Addition views of the Bellini A Room couch may be found here.

One drawing from Marge Carson's '997 Patent shows the following design:

Marge Carson seeks preliminary and permanent relief, destruction of infringing products, and unspecified damages. The Marge Carson suit is Case No. 08-cv-737 (M.D.N.C.).

We note that Womble Carlyle represents plaintiff Marge Carson in this action.

Three additional actions were filed on Oct. 15, 2008. All three involve design patents. The first is Palliser Furniture, Ltd. v. Coaster Company of America, Case No. 08-cv-743 (M.D.N.C.) in which Palliser asserts infringement of United States Design Patent D493,966 along with statutory trade dress infringement, common law trade dress infringement, violation of North Carolina Unfair and Deceptive Trade Practices Act, and Unfair Competition. The complaint alleges that Coaster infringes Palliser's intellectual property rights in its "Tracer Ottoman."

The second suit is Casana Furniture, Ltd. v. Coaster Company of America, Case No. 08-cv-744 (M.D.N.C.). In this action, Casana Furniture, a new furniture company created from Palliser's casegoods division, asserts infringement of its intellectual property rights in its VALENCIA through infringement of United States Design Patent D474,615, along with claims of statutory trade dress infringement, common law trade dress infringement, violation of North Carolina Unfair and Deceptive Trade Practices Act, and Unfair Competition.

In the third action, Casana Furniture Company, Ltd. v. SLF, Inc. f/k/a Samuel Lawrence Furniture Company, Case No. 08-cv-746 (M.D.N.C.) asserts United States Design Patent No. D485,098, along with claims of statutory trade dress infringement, common law trade dress infringement, violation of North Carolina Unfair and Deceptive Trade Practices Act, and Unfair Competition.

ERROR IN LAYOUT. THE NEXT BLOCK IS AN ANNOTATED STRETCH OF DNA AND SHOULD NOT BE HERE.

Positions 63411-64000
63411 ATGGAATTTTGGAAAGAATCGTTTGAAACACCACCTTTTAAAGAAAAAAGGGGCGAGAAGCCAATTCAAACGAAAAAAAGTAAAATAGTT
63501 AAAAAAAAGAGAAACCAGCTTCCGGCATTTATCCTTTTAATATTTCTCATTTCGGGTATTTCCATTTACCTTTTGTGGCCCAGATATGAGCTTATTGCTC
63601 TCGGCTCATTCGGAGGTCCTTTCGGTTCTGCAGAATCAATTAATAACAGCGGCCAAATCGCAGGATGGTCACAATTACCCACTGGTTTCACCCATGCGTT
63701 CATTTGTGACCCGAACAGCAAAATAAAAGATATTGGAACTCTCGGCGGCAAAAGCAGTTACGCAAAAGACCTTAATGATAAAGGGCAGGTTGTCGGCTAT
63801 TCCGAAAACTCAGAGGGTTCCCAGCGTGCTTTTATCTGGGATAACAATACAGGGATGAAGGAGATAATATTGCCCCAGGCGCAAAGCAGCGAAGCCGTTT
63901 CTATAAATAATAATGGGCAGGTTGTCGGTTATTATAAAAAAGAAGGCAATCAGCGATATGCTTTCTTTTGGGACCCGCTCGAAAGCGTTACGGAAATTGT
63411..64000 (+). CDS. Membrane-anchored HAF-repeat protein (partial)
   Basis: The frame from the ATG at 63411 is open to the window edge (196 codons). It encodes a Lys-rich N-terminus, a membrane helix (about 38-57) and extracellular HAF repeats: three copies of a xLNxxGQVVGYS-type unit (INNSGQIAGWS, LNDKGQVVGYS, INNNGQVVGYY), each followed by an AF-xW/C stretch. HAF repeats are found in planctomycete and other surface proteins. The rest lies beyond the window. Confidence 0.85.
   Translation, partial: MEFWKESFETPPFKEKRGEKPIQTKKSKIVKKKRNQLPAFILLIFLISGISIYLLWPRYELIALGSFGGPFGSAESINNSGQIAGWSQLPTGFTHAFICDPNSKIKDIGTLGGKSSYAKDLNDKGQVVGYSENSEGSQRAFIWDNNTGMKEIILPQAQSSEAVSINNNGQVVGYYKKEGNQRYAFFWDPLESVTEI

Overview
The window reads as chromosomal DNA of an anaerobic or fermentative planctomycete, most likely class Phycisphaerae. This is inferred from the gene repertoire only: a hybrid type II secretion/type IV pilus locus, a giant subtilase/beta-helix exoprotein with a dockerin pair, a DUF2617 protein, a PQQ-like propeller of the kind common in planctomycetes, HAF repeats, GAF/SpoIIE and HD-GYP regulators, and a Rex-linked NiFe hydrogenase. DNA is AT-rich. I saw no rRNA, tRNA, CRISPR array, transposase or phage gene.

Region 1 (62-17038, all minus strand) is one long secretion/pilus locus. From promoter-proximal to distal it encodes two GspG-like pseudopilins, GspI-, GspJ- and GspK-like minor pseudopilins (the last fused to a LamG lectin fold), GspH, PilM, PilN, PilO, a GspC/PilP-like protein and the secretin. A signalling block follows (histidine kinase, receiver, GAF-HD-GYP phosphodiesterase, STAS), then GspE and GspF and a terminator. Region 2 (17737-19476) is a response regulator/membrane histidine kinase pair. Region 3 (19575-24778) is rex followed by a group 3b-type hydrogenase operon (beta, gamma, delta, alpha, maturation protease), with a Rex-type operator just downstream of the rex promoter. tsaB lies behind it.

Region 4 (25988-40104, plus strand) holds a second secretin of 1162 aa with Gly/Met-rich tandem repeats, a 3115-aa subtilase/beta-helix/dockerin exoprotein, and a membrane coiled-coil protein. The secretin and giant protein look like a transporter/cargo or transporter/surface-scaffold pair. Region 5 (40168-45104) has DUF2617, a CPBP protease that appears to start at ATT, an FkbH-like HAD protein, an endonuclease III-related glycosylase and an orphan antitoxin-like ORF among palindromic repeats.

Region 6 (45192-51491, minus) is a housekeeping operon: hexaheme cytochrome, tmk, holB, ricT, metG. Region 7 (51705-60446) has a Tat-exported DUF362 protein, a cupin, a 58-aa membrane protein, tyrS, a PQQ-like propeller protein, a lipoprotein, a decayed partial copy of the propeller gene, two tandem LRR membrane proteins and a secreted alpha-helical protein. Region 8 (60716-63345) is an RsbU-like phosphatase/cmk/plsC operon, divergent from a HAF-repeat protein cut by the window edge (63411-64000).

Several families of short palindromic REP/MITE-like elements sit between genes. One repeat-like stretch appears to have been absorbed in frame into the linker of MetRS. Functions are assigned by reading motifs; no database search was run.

Tuesday, October 14, 2008, 7:13 AM

Will A Stake From Your Competitor's Patent Pierce Your Plans?

The excitement of a new furniture collection can quickly turn to disappointment when the sheriff or U.S. Marshals deliver a Temporary Restraining Order to your business or showroom. The disappointment quickly falls into the depths of despair if federal court litigation follows. With the possibility looming of a large judgment, the time required by your key employees in depositions and document production and finally, and possibly most painful of all, the mounting legal fees resulting from our complex federal court system and adversaries tactics. How, you will be asked repeatedly, could this have been avoided? How can you avoid this next time?

One great advantage of the patent and trademark legal system that protects our new ideas and brands is the fact that most all of such rights are a matter of public record. While there are a few exceptions - trade secrets and unpublished patent applications, a targeted search of often-free electronic databases can yield a wealth of information, and identify land mines you may want to avoid.

The published and issued patents by the United States and most developed countries are available online in searchable databases. Patents can be searched by inventor (“P. Bagwell”); key words (e.g., “sofa bed”), subject matter classification (“Class 5 Beds/Subclass 12.1 Sofa Bed”), assignee or patent owner (“LANEVENTURE”), and of course patent number (such as the one you see on your competitor’s product!). Specifically, US patents can be searched at this site and European patents can be searched at this site. The resulting “hits” can be analyzed by patent counsel, who will identify both mine fields and even areas that might be in a void you want to rush to fill.

Conducting a clearance study also is vitally important prior to launching your new brand. Although conducting a search engine (e.g., Google®) inquiry on your own is invaluable, many governmental trademark databases also are available and must be searched for trademarks that share a look, sound or meaning with your proposed new word mark or logo. For example, US trademarks are searchable at this link. Your trademark attorney can help interpret the results, as well as suggest additional database for other possible conflict searches, e.g., trademarks registered only at the state level.